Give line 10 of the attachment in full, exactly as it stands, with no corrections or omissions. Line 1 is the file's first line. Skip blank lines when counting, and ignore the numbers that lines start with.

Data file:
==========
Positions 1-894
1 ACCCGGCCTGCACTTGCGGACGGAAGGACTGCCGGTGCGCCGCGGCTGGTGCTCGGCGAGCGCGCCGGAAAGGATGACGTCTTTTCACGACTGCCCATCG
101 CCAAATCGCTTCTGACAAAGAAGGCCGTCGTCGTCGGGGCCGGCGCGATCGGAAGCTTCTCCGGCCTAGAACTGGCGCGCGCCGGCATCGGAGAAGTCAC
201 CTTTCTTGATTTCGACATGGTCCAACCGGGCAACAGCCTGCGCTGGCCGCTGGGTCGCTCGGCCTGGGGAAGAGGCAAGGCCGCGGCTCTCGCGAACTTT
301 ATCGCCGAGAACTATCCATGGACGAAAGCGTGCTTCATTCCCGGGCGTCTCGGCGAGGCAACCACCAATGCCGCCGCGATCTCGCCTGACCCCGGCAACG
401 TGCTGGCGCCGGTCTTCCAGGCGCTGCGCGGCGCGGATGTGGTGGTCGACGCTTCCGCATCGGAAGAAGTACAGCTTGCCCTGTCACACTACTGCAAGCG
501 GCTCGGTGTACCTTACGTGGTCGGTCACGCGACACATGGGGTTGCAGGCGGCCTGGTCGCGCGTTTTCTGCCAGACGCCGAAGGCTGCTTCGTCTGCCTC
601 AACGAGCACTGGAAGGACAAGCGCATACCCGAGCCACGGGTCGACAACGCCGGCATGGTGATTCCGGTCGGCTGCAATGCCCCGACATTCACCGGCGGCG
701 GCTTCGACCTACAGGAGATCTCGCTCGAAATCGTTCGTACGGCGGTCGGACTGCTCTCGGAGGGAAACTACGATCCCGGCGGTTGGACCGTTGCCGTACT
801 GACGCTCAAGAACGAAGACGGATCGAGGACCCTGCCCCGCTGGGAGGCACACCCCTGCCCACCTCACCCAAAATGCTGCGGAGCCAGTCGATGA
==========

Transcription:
801 GACGCTCAAGAACGAAGACGGATCGAGGACCCTGCCCCGCTGGGAGGCACACCCCTGCCCACCTCACCCAAAATGCTGCGGAGCCAGTCGATGA